Oral History Center - UC Berkeley Library

Frederic E. Wakeman, Jr.: Historian of Late Imperial and Modern China University of California, Berkeley, 1965-2006

Interviewee(s):
Wakeman, Jr. Frederic E. .
Interviewer(s):
Lage, Ann
Title:
Frederic E. Wakeman, Jr.: Historian of Late Imperial and Modern China University of California, Berkeley, 1965-2006
Abstract:
Frederic E. Wakeman was professor and scholar of Chinese history at the University of California, Berkeley from 1965-2006. Along with mentoring several generations of students at Berkeley, he wrote groundbreaking histories of late imperial and modern China, meticulously researched, deeply analytical, and written with the graceful narrative style of a master novelist. On the Berkeley campus Wakeman chaired the Center for Chinese Studies from 1973-1979 and was director of the Institute of East Asian Studies from 1990-2001. As vice chair of the US Committee on Scholarly Communication with China, he was instrumental in opening scholarly exchanges between the US and China to social scientists in the 1970s. In the 1980s he chaired the Social Science Research Council. His public service, coupled with his research, writing, and teaching, had a major impact on China studies in the US and internationally. The oral history delves at length into Wakeman’s unique early life and education guided by his father’s ambitions for his elder son and his own wide-ranging interests. He discusses intellectual mentors and compatriots at Harvard, Berkeley, in China, and elsewhere who influenced his research interests and approaches. He describes the genesis, research, and writing of his major works and the impact of collaborative relationships with Chinese scholars, the opening of Chinese archives to US scholars, and the advantages of his “border runner” perspective on Chinese history. Wakeman reflects on the all-male cohort hired in the Department of History at Berkeley in the late fifties and early sixties, a variegated group with tolerance for different historical approaches and insistence on rigorous standards for promotion to tenure. He contrasts the camaraderie of this group with the department’s gender and cultural battles in the early and mid-1980s. He vividly describes campus protests of the Vietnam war era and the effect of campus political battles on the history department and the Center for Chinese Studies. Wakeman also traces hiring in the China area, making the Berkeley department a major US site for training historians of China.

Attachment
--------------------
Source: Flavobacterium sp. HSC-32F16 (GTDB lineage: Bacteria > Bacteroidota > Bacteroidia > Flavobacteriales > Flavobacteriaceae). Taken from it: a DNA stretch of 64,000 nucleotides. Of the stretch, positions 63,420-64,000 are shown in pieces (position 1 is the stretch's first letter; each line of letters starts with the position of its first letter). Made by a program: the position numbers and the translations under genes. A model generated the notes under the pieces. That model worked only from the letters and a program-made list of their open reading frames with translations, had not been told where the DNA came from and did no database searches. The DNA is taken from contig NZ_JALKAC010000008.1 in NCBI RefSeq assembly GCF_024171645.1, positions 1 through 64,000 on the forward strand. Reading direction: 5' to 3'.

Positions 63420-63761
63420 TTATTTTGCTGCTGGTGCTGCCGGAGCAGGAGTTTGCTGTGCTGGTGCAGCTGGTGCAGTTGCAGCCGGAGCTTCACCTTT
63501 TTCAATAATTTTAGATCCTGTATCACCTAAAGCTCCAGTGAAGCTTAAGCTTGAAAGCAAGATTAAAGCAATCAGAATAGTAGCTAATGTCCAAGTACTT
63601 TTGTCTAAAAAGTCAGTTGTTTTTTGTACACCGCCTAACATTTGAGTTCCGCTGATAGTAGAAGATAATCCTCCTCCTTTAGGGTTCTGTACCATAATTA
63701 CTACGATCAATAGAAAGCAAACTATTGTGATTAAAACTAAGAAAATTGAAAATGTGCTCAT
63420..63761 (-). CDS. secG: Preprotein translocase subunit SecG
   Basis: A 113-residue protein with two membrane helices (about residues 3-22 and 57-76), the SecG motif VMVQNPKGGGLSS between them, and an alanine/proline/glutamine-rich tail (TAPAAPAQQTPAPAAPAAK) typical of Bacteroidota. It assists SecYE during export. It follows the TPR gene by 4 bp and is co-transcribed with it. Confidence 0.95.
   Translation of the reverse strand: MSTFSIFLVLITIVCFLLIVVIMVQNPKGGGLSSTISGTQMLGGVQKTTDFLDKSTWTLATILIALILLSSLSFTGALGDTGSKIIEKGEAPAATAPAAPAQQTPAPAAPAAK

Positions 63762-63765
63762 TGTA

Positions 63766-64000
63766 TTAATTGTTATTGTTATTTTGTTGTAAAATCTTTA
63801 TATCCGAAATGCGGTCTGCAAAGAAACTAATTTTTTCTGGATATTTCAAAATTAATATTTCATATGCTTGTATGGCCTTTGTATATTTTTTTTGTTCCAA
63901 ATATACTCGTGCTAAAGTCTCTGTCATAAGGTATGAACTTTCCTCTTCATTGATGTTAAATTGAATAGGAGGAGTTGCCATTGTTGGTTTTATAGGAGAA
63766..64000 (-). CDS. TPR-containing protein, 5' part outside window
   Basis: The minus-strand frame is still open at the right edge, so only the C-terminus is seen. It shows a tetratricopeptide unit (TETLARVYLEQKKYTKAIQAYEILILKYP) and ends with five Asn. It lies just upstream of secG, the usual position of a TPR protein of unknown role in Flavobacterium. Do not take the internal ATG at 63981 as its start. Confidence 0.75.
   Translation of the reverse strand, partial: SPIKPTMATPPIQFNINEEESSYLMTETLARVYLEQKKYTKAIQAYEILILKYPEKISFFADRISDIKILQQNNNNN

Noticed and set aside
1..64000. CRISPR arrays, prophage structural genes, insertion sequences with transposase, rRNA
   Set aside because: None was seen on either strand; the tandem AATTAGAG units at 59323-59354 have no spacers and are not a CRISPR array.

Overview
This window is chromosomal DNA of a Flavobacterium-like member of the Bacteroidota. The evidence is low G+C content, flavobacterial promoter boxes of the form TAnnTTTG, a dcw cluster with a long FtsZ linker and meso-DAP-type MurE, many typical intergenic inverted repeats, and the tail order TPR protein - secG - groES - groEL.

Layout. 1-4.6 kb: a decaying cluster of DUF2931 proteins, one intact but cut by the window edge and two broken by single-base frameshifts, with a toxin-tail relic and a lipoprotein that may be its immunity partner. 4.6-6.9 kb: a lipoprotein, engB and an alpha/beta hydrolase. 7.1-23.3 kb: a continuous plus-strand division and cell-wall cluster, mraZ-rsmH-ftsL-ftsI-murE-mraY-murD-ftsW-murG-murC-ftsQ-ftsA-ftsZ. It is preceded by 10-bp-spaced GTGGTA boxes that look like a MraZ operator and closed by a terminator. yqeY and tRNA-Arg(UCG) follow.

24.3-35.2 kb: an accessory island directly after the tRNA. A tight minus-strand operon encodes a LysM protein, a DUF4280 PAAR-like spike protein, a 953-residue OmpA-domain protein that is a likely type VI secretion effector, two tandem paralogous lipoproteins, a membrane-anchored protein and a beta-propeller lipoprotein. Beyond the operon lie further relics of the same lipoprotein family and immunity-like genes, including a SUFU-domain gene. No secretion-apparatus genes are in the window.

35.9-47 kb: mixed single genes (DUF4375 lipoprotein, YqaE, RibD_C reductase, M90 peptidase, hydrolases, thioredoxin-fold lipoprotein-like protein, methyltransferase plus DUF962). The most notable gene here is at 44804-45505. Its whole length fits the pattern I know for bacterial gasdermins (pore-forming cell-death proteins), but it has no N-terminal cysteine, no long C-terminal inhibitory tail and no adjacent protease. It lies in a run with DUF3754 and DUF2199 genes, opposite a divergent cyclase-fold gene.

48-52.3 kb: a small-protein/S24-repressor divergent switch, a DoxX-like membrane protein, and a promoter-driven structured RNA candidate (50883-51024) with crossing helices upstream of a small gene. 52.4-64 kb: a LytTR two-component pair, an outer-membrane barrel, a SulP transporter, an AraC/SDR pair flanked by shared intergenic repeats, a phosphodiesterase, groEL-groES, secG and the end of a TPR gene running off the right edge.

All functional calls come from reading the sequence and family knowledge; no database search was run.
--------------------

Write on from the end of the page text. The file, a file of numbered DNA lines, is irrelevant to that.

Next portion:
Subject area(s):
Education, University of California
Interview date(s):
2005, 2006
Project:
History Department, UC Berkeley
Rights:
Frederic E. Wakeman, Jr. “Frederic E. Wakeman, Jr.: Historian of Late Imperial and Modern China: University of California, Berkeley, 1965- 2006” conducted by Ann Lage 2005-2006, Oral History Center, The Bancroft Library, University of California, Berkeley, 2019.